Last spring I took on a role that most people associate with honey bees: the pollinator.
I have built up a large collection of glass light-fixtures that I up-cycle into terrariums. One of my earlier terrarium experiments involved a small strawberry plant. The little transplant was a runner that I cut from an already established strawberry plant in my home garden. On March 31st, I nestled the wee little strawberry into a fresh bed of potting soil, surrounded by a ring of 'volunteer' (seeded from the year before) baby lettuces that were also salvaged from the garden.
By April 11th--less than two weeks later--the strawberry transplant began to bloom! I remember thinking to myself how great it was going to be to eat delicious fresh berries from the comfort of my own home. But then it dawned on me: The flowers could not be fertilized without the help of a pollinator.
My first thought was to catch a honey bee and let it loose within the confines of the fixture. Upon further deliberation, I decided that catching a bee and trapping it in the terrarium would most likely leave me with a searing bee stinger on my face. Avoiding the inevitability of an attack, my second thought was to learn how to pollinate the strawberry myself!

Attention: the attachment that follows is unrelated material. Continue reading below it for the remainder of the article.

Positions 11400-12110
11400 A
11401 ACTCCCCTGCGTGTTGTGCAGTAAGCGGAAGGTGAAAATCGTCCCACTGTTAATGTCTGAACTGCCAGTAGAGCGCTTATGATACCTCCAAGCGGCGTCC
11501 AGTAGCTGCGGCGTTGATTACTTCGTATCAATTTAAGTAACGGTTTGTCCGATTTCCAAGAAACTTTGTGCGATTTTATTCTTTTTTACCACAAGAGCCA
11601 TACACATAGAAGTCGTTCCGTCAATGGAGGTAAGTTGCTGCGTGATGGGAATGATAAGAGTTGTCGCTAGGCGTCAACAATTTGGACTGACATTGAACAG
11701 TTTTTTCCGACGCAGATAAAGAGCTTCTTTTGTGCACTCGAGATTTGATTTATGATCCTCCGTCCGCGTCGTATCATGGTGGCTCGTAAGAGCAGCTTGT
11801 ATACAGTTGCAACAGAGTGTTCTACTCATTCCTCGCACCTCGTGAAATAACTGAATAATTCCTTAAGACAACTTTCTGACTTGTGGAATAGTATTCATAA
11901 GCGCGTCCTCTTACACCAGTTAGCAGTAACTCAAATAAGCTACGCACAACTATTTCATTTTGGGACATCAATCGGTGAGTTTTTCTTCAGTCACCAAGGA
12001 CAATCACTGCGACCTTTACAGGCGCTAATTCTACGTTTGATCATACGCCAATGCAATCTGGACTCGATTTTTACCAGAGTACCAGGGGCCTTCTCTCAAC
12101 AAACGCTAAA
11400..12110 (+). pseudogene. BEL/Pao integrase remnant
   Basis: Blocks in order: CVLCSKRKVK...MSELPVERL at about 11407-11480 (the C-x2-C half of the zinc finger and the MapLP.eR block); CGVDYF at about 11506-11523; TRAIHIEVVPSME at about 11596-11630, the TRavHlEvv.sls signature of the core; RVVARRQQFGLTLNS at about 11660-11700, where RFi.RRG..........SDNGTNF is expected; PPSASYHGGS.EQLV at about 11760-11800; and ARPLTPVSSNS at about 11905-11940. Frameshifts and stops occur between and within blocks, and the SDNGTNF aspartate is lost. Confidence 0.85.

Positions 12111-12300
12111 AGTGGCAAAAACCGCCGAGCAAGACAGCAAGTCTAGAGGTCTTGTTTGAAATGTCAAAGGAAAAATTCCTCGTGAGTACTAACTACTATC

Using a very small paint brush, I gently brushed away. The goal was to transfer the pollen from the flower's male stamens to the female pistils. Strawberry flowers are botanically considered "perfect" because they carry both male and female parts. Watch the short video below to see me in full pollinating action !!
A couple of weeks later, the berry began to develop. However, half-way through the process I uprooted the whole plant and replaced it with one of my favorite decorative plants, Oxalis vulcanicola. Since then, my Oxalis has been thriving, almost a year later!
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